As Kim continues to critique my book, you may be wondering: Why would Brad ask for her help? Does she even know how to write?
The answer is yes! Kim wrote a book and I’ve read it. And she’s working on, like, twenty others. But as I read her novel Caged I noticed that her style differs from mine. Her main character’s thoughts are often expressed in italics every once in while. This helps clue the reader in on the protagonist’s thought processes and motivations.
And while it fits my friend Kim, I do not like to do this. I want the reader to wonder about characters’ motivations and come to their own conclusions. I also want to try to create a moment of Fridge Brilliance. That is, something that appears as a mistake at first. But, upon further reading or during a ponderous trip to the can, turns out to be justified after all.
So let’s find out: will Kim be fooled by my tricks? Or will the mistakes be legitimate? (I’ll probably have examples of both.)
Chapter One Flames:
- Mean took a peek behind the bar, and, finding nothing, pulled off her backpack. It was marked with a zigzag pattern bisected by many straight lines, and she set it down on top of the table.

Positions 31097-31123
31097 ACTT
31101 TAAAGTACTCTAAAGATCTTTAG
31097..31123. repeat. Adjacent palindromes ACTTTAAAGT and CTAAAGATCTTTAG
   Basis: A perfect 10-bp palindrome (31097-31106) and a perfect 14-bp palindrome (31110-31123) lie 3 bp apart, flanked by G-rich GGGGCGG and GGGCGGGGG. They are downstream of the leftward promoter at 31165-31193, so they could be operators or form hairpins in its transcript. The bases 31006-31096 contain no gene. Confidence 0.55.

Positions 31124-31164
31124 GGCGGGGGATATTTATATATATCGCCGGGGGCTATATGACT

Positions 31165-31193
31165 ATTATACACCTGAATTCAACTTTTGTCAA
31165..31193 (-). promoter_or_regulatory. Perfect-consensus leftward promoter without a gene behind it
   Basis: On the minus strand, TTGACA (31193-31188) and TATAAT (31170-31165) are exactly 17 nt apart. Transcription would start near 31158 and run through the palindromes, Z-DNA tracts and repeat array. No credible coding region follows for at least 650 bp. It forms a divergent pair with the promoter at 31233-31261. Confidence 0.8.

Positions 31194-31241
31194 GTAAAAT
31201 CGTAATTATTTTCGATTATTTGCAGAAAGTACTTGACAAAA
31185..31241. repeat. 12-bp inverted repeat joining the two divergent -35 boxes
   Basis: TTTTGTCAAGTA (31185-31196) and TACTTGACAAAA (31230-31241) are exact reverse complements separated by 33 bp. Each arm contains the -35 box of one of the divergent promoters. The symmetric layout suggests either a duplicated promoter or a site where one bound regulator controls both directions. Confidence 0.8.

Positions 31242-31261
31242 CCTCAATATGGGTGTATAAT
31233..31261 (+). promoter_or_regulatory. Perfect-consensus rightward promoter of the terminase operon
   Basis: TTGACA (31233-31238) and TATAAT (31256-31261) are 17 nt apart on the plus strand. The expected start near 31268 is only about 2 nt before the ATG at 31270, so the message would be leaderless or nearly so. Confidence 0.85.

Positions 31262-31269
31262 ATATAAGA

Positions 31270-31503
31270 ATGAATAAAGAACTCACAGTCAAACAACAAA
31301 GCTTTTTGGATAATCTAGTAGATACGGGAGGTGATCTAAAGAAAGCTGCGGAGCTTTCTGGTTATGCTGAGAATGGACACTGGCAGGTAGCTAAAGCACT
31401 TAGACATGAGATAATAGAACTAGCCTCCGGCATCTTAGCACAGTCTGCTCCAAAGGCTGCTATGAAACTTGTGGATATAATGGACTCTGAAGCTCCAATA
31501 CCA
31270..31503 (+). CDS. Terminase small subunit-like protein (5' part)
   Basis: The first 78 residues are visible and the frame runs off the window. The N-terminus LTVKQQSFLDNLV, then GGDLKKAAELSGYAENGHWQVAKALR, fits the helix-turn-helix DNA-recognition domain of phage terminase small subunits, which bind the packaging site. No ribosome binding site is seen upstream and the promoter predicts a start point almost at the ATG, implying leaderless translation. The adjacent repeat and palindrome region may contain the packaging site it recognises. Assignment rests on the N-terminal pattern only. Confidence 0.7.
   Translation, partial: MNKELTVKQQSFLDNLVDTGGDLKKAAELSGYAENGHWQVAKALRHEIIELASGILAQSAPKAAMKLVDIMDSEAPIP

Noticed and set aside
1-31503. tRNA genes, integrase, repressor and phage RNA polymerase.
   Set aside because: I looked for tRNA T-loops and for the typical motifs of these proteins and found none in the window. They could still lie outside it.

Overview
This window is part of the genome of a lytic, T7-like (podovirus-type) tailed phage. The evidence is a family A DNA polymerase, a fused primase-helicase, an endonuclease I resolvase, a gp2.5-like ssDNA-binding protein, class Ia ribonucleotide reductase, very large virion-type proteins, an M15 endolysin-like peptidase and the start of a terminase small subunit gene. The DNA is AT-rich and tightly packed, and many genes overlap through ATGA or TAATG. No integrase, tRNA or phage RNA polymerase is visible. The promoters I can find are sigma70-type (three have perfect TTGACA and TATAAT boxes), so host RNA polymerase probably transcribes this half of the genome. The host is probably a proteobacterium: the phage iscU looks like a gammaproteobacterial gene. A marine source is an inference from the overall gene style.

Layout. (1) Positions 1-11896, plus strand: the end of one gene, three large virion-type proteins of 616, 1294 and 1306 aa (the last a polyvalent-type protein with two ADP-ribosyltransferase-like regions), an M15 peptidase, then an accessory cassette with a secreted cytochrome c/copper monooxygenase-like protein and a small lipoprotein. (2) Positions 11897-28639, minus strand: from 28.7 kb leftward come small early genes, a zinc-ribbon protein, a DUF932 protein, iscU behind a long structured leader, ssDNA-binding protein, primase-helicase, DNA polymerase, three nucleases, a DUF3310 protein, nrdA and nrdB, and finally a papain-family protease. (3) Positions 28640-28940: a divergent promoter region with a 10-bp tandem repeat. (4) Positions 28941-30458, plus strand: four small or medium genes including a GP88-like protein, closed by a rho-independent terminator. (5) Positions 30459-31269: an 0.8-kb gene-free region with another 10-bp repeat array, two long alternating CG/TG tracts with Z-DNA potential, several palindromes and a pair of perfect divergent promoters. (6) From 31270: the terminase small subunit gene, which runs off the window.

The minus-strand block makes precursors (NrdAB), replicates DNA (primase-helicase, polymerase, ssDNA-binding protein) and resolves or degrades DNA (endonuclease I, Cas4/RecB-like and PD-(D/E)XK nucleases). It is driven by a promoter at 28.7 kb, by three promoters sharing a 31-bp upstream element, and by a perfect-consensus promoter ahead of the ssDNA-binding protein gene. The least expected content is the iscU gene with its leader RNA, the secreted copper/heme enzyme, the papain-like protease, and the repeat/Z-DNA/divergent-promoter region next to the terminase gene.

- Kim – These sentences read a little weird. Is there a way to condense them? Like just say “her zig-zagged patterned backpack” or something?
Kim, that is the flag of the nation of Jesice. To just say ‘zigzags’ would be like calling the U.S. flag ‘stars and stripes.’
- With a wary glance down the hall, she sat down and pulled her computer out of the satchel.
- Kim – Backpack? Or did she have a satchel too? It gets confusing when different words are used to describe the same thing.
Well, Kim, it also gets BORING calling something the same thing. But since a satchel is usually smaller than a backpack I suppose I’ll relent. It probably won’t happen again anyway.
- “Oh, it’s nothing,” Mean said. “Just had the volume too high. Where are you?”
- Kim – Did the loud ringing scare her? Why isn’t there a description of that back when the ringing started?